Recently 50 of the UK's top independent schools were accused of price fixing by the Office of Fair Trading (OFT). In effect, their participation in an annual survey of school fees -- the Sevenoaks survey -- was declared to be an anti- competitive "exchange of confidential information".
In the schools' defence Jonathan Shephard, general secretary of the Independent Schools Council (ISC), has said that the schools were unaware of the change in the law (with regard to charitable bodies) and thought they would be exempt from the provision under the Competition Act that says any exchange of confidential pricing information can be considered anti-competitive behaviour.
This incident could potentially be worrying for many other businesses. The OFT itself found in its last annual survey that only two-fifths of all businesses were aware of the Competition Act, and about half of all companies were unable to hazard a guess as to what the legislation prevented them from doing. While larger companies (those with 200 or more employees) are more aware of the act and its provisions, many small and medium-sized enterprises remain, relatively speaking, in the dark.
City lawyers say that while the business community has become more knowledgeable about competition law, there are still blind spots in their understanding of what constitutes an offence. However, there tends to be little confusion as to what comprises a traditional cartel.
"Few businessmen in competing companies will claim they don't know that sitting in a smoke-filled room and agreeing on the prices they are going to charge their customers is illegal," says Samantha Mobley, a competition partner at Baker & McKenzie, the law firm.
Grey areas, say lawyers, arise around the exchange of confidential business information where this exchange is not obviously a breach of the law. One lawyer from a leading City law firm says that a casual conversation where the disclosure of price-sensitive information has been only "one-way" can constitute an offence.
Another competition partner uses this example: "If you're in a room where prices are discussed and you don't absolutely repudiate your involvement in pricing and possibly even inform the competition authorities, you are at risk of being found liable for anti-competitive behaviour."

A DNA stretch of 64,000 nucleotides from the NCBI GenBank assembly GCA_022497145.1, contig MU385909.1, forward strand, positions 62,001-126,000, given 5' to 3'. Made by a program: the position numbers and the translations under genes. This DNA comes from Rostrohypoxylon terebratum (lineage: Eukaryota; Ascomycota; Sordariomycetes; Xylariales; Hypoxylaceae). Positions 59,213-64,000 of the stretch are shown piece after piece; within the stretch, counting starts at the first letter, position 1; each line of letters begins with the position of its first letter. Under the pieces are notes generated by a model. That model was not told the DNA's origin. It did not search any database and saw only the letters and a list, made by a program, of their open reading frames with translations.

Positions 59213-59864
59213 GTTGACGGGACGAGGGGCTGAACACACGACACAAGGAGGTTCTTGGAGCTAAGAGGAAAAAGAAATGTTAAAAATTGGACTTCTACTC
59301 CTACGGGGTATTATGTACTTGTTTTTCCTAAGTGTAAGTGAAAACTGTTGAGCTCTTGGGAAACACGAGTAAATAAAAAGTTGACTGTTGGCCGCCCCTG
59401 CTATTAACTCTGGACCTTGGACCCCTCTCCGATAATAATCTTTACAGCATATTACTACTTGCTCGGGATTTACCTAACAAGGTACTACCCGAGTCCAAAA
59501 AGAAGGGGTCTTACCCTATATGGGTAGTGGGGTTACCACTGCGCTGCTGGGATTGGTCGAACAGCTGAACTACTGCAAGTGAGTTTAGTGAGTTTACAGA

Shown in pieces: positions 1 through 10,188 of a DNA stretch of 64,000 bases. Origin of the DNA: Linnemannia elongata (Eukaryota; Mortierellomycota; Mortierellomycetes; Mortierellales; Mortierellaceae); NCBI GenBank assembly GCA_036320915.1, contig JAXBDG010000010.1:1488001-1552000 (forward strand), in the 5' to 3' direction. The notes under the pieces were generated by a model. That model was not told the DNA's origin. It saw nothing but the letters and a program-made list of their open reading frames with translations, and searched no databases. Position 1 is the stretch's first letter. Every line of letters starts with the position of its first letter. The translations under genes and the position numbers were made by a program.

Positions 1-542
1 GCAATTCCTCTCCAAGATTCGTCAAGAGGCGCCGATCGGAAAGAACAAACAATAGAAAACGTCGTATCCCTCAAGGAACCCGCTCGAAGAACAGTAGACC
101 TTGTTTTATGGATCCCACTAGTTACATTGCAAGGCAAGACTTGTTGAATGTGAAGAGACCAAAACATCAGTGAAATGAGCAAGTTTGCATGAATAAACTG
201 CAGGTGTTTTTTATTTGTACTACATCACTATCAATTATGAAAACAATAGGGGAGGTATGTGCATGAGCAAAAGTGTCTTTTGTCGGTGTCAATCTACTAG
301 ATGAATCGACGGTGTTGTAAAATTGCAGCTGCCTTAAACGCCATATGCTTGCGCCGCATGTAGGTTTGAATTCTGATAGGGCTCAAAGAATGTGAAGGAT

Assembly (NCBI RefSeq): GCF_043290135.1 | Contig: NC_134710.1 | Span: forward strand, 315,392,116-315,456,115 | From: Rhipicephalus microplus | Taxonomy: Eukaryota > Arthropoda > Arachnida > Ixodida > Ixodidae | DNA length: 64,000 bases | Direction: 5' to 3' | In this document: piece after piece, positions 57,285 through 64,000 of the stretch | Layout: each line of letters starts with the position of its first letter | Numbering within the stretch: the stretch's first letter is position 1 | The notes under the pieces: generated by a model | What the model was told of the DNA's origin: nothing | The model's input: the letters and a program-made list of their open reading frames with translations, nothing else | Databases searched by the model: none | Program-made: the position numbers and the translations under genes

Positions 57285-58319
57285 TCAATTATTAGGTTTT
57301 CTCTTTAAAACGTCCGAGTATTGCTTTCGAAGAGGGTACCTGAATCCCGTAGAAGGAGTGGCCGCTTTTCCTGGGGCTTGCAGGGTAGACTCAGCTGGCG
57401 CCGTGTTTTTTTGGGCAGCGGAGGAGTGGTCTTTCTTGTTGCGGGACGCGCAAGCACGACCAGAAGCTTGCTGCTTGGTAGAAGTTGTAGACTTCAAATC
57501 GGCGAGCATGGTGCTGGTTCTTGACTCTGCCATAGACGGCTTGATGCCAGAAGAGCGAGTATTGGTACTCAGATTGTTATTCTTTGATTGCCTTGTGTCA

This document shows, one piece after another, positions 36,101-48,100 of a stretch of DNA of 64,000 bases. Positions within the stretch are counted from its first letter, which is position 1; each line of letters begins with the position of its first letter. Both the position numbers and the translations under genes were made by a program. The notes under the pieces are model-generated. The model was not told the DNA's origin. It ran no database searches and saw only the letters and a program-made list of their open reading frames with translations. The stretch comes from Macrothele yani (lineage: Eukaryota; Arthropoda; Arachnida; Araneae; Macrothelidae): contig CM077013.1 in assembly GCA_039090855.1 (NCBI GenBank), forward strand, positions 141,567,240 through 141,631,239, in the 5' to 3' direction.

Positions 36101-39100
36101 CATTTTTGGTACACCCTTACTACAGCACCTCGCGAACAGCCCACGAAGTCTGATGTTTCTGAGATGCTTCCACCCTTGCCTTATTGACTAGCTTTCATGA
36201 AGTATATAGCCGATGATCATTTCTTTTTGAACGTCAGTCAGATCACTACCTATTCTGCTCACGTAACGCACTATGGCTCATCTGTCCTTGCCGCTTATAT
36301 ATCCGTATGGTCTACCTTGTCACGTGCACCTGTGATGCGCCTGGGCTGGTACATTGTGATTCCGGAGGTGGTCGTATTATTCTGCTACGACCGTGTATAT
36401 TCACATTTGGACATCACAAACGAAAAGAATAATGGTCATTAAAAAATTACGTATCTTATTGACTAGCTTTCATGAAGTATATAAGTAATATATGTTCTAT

Ms Mobley says the whole area is tricky. "The extent to which the exchange of confidential business information between competitors is a problem under competition law depends on a number of factors, which include how many players there are in the market or the type of information being disclosed."
Dr Michael Grenfell, a competition partner at City law firm Norton Rose, agrees. He says: "It is a lot easier than people think to be in breach of the law. Any discussions or exchange of information about pricing can be potentially caught by the rules."
Lots of businesses such as independent schools supply statistics -- sometimes confidential -- to a central organisation or trade association. How concerned should companies that regularly participate in benchmarking surveys in their industry be?
Ms Mobley says there are clear rules in the case law as to what can happen to that information. "There is a best practice that has built up around statistics in the competition world so, for example, you would not expect to get back specific figures for all participants. It is normally an industry average so you get a sense of how you are doing in comparison to the market. You would certainly not expect to get back what you got in the Sevenoaks survey."
Unfortunately for the independent schools under investigation, ignorance of the provisions of the competition law will not hold much water as a defence, partly because the regulators tend to take a firm line on this stance and also because of the existence of potentially compromising evidence. The bursar of Winchester Collego sent an e-mail to Sir Alar Large, the deputy governor of the Bank of England, with a message that could be interpreted to mean the school had knowledge that the Sevenoaks survey could be sensitive under anti-cartel regulations.
Ms Mobley also points out that it is difficult in general for companies to plead ignorance as a defence since the Competition Act that came into force in March 2001 and the criminal penalties that were later introduced in July 2003 constituted nothing less than a wholesale change in the UK competition regulatory regime.
The most common defence for businesses is that a "rogue person" in the organisation has acted under his own steam with a counterpart from a competitor. However, even the rogue defence is not that effective. Ms Mobley says: "It can be a mitigating circumstance in the level of the fine imposed, but the regulators will turn around and say to the company 'You did not have the right policies and training in place'."
At the end of the day, rogues are still the responsibility of the company.